Think BR: Product placement - more than just a bolt-on
Product placement is allowed on UK television from today, but what does it mean for brands, agencies and producers? Madigan Cluff's Peter Jones and Deloitte's James Bates provide an opening salvo.
Product placement logo
Peter Jones, partner at Madigan Cluff
After years of debate, placement is finally with us. From today, UK commercial TV stations will start to run ads designed to alert us to the imminent arrival of placement.
The introduction of a logo, in the form of a giant "P", will bookmark any UK-made programme in which brands have paid to be present.
Now, there hasn’t yet been an awful lot of noise in the marketing world about this new channel of communication.
That’s partly down to a degree of confusion as to who ‘owns’ it within the agency groups. Is this something for the brand agency? Or the media agency? Or someone else altogether?
No one is quite sure yet.
Furthermore, one has to factor in the fact that relationships between the agency world and the production companies that create the TV programming remain few and far between - and certainly not embedded.
And when people think about placement, they tend to conjure up a vision of Simon Cowell in America’s Got Talent with a supersize and heavily branded cup of Coca-Cola on the desk in front of him.
But that’s not even half the story. Sophisticated UK marketers have long understood that the key to success for their brands is about much more than mere awareness.
It’s about engagement, the creation of genuine empathy with consumers. ESP’s (as in ‘emotional selling propositions'), not USP’s. Relationship building.
So how much better to spend X to become an integral part of 55 minutes worth of programming that your audience can really identify with, than spend X multiplied by Y on the production and airing of a 40 second commercial that will, in all probability, not be focused on by the viewer.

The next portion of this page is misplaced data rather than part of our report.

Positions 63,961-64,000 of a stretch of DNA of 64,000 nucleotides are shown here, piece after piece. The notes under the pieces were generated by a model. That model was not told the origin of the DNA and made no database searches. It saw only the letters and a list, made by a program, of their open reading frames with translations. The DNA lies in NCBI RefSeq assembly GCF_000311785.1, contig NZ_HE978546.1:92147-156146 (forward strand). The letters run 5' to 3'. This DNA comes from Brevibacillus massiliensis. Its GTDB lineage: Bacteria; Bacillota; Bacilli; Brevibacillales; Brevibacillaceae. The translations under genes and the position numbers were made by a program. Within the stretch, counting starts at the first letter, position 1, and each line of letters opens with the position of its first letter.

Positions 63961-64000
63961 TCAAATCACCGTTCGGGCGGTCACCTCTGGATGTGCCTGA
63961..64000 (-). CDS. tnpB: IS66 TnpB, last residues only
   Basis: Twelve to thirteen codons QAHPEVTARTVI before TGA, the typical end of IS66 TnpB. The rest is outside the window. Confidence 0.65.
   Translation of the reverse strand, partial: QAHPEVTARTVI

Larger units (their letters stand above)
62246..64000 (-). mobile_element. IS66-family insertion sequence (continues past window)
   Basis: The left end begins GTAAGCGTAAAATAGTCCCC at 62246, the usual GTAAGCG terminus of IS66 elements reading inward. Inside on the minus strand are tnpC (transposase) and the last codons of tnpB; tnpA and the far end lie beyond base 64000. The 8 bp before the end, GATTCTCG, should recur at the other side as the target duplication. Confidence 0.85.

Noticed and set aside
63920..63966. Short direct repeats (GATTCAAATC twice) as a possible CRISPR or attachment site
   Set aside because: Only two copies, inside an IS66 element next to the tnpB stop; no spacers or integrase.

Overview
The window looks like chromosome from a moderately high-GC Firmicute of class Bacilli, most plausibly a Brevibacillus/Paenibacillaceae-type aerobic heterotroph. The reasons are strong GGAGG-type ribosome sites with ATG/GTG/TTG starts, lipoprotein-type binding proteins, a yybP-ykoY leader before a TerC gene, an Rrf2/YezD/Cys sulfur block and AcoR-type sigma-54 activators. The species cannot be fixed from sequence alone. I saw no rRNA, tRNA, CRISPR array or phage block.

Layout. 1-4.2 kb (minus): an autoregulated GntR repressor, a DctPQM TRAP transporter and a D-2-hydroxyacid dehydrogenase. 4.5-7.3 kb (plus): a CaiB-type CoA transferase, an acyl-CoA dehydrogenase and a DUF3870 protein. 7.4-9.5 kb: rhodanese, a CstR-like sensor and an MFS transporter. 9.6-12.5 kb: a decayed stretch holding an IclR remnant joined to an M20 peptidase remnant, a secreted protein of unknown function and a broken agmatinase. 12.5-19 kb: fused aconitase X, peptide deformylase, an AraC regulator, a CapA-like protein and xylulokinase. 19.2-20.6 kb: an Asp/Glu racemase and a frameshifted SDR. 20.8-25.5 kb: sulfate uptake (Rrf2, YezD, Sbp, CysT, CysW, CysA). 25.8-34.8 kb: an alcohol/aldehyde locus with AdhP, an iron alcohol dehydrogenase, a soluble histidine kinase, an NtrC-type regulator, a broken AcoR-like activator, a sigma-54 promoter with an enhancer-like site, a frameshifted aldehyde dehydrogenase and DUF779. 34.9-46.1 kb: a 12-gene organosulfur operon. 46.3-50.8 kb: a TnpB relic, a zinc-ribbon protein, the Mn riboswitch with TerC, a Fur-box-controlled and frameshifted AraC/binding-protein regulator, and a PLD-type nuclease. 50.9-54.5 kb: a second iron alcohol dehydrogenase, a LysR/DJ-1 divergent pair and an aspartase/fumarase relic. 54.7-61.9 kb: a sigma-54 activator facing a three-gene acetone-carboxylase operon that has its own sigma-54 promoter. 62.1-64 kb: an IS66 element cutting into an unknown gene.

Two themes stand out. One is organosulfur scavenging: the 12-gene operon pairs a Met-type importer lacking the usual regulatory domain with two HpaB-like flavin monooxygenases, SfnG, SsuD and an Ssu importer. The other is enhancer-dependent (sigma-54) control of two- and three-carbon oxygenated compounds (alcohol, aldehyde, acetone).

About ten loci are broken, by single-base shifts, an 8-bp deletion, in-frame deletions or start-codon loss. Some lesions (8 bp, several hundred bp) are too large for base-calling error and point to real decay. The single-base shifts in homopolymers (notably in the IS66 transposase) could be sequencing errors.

Brand owners should be really excited about the opportunities here.
They get to create real connections with their audiences, via vehicles that have a lifetime way beyond the ad-break, in a way that allows for tight targeting and little wastage. With placement, plenty of smaller brands can be TV brands.
They can associate their brands with real characters, or ‘heroic’ action, or empathetic attitudes. And they can do this in context, not wedged between ads for World of Leather and DFS.
They can demonstrate core attributes and values in a leisured and interesting environment.
And they can take advantage of opportunities to link in with other marketing activity, such as promotions, competitions or social media.
But this is not just about the brands.
Placement will represent an entirely new funding stream for the production industry, whether the independents or the broadcasters.
As much as £200m of new money for the sector a year - 5% of UK advertising total. That’s not insignificant.
The benefits extend beyond the financial; brands add real authenticity to a plotline. Just think about the way that Apple signifies a certain type of personality.
Now brands can be used as clear signposts and to add credibility to a programme (as brands do in the real world), with the added benefit for the production company that the brand gets to pay.
So, this is a new opportunity that intelligent, strategic brand-owners will embrace as a central element of a channel neutral, integrated communications programme. And it will offer producers/broadcasters new funding streams and the chance to pep up their programme strategies.
Last but not least - what about accountability?
The good news is that placement can be planned strategically in similar ways to conventional advertising. And it can also be audited, both in terms of classic effectiveness measures, and in terms of media value.
In summary, placement has been so long in coming that it has crept up on us somewhat.
But it’s here now. And there’s going to be real first entrant advantage to be gained by brands, agencies, and producers alike.
It won’t be so much "who dares wins", rather, "who thinks about it strategically and then proceeds with intelligence wins". On all sides of the debate.
The prizes will be considerable - and enduring.
James Bates, media partner at Deloitte
Most viewers are willing to accept product placement (60%)* if it means they could get more television for free.
However, the introduction of product placement could present the television industry with some challenges. In particular, spending on television advertising could be cannibalised.
Estimates suggest that product placement could net UK broadcasters up to £150m a year, however it is not clear what impact this will have on overall television advertising spend.
A critical success factor for the industry will be to identify appropriate responsibilities and benefits between broadcasters and producers.
Broadcasters are likely to take responsibility for longer term higher value deals on their most valuable programmes and independent production companies will take responsibility for securing smaller scale deals direct with media agencies.
There are no firm answers and the industry has some work to do before an acceptable formula is found. What is certain though, is that commercial messages will soon be a lot harder to ignore.
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